Friday, December 30, 2016

Education in Hudson in the Mid-19th Century

Hudson Academy, which stood atop of Academy Hill, was, according to Franklin Ellis, author of History of Columbia County, NY, "one of the oldest institutions of its class in the State, and by reason of its antiquity, its usefulness, and the varying fortunes which it has experienced, it merits a high place in the regards of the people of the county."

Photo courtesy Historic Hudson
In 1878, when Ellis was writing his history, Hudson Academy had been in existence for a little more than seventy years. He recounts its beginnings: 
On Feb. 27, 1805, there met together in Hudson sixty-four gentlemen who were "impressed with the importance and necessity of diffusing useful knowledge by the establishment of seminaries for the instruction of youth." At this meeting an association was formed and a constitution adopted for the establishment of an institution to be known as "Hudson Academy."
On March 3, 1807, the Academy association was incorporated, and among the corporators are at least two names that will be familiar to Gossips readers: Ezra Sampson, John Swift, Reuben Sears, Peter Van Den Bergh, Harry Croswell, Elisha Williams, William W. Van Ness, Timothy Babcock, William Fraser, Peter Van Rensselaer, William Ashley, Luther Dunning, Joseph Mosely, Benjamin Miller, Ebenezer Rand, John Bennett, Noah Gridley, William Shaw, William Whiting, Cornelius Tobey, Ezra Browne, Samuel J. Ten Broeck, William Noyes, Jr., and Obed W. Folger.

Hudson Academy was, Ellis tells us, "was long in a flourishing condition, and among the list of instructors and graduates are found the names of many who have held prominent positions in various walks of life." 

Ellis records that initially "the rates of tuition were fixed at four dollars per quarter for higher English, languages, and mathematics, and two dollars for the lower classes." In 1851, when this advertisement appeared in the Daily Star, quarterly tuition had doubled and an alternative "second class" program seems to have been created. What may be most interesting are the vacations: a summer vacation lasting only a little more than three weeks, and a winter vacation of two weeks.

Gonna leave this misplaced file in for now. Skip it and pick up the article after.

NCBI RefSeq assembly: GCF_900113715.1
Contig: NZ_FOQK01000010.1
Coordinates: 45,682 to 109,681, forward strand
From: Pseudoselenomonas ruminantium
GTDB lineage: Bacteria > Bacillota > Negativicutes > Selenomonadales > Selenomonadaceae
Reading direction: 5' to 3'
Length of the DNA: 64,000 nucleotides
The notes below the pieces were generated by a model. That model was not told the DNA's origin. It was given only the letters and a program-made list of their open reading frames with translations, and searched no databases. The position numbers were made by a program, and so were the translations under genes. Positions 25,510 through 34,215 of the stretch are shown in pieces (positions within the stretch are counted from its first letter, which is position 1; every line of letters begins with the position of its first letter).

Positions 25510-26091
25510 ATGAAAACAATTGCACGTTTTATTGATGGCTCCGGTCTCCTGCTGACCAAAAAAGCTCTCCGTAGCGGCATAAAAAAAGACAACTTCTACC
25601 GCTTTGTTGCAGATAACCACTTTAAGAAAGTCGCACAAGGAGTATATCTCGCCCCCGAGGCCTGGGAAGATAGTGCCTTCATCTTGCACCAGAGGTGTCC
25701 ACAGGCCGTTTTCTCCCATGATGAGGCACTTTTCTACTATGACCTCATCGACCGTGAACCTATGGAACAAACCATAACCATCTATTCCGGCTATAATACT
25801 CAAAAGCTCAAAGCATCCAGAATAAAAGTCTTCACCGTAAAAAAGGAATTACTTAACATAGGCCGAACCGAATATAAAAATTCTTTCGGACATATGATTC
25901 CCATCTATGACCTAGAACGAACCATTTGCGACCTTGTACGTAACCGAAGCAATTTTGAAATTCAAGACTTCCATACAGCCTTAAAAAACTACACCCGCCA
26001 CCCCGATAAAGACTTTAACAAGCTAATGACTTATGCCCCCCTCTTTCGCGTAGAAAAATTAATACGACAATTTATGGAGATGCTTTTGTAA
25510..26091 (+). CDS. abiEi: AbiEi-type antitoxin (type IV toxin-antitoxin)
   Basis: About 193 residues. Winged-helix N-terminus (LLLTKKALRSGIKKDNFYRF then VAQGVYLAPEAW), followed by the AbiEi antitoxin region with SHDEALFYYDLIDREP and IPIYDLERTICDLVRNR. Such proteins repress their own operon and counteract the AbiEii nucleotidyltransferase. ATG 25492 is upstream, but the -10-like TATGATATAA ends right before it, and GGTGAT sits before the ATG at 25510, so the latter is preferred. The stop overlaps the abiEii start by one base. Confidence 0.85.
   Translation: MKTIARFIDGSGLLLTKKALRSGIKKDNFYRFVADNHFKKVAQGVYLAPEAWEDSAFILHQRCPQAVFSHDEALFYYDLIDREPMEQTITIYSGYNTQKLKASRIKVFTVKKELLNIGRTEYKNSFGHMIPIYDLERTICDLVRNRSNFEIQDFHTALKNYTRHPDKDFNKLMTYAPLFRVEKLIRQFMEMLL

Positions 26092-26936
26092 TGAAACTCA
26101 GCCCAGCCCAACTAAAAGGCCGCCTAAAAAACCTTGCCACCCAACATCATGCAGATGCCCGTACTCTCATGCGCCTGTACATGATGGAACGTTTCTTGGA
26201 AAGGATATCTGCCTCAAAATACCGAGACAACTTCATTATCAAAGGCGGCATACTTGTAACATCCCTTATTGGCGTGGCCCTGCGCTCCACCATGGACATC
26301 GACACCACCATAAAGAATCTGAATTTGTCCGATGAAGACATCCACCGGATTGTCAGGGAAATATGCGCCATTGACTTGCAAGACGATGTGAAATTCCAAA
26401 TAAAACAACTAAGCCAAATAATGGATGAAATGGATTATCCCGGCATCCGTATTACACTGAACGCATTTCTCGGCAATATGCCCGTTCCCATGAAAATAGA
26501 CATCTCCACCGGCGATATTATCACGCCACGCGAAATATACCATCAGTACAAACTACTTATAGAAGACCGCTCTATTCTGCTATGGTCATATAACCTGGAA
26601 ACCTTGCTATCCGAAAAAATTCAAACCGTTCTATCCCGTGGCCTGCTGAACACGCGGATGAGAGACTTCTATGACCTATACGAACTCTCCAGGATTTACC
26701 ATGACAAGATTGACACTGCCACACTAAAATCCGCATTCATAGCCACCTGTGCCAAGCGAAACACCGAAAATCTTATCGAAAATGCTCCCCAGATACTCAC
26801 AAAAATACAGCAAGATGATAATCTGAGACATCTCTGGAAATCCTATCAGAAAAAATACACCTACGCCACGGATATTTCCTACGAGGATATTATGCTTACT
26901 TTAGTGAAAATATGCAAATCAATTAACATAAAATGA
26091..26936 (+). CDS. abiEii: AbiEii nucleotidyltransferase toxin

Hudson Academy closed its doors in 1886. From 1889 to 1894, the building was used by Hudson High School.


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  2. And the Hudson City Public Schools also included School No. 4.
    It was located in the 400 block of Columbia St.
    This fact is found in the yearly published City of Hudson directories.
    School No. 4 was aka the "Colored School" for Hudson's children of color not to be educated with the white population.

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    1. Once again Hudson is truly the land of Rip Van Winkle.
      Only 100+ years after the Civil War to integrate the Public School System.

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